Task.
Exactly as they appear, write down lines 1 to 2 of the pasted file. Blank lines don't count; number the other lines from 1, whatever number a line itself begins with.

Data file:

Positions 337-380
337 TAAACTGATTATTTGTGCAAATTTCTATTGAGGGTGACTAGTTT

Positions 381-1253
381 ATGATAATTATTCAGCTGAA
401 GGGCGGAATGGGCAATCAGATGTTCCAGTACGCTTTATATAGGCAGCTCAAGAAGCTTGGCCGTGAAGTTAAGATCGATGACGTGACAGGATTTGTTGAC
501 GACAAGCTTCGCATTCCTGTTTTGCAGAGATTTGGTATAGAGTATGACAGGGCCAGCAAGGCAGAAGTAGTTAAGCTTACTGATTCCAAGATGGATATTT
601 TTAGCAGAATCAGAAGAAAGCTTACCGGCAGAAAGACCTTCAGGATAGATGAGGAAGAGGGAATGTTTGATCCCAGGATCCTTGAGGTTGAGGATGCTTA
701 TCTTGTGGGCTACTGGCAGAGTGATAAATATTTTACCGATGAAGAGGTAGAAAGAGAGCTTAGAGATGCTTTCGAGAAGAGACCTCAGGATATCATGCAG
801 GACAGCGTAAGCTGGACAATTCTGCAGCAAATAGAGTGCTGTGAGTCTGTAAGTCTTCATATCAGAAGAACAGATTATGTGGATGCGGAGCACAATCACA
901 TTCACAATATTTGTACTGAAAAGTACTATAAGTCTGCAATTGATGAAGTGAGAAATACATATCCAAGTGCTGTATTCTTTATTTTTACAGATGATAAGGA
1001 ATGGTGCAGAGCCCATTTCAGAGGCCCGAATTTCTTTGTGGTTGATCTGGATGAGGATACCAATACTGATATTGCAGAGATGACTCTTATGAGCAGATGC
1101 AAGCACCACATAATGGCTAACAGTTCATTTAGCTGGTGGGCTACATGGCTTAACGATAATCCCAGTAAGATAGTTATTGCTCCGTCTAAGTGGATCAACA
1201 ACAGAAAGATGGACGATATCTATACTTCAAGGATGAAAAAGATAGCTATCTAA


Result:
Positions 337-380
337 TAAACTGATTATTTGTGCAAATTTCTATTGAGGGTGACTAGTTT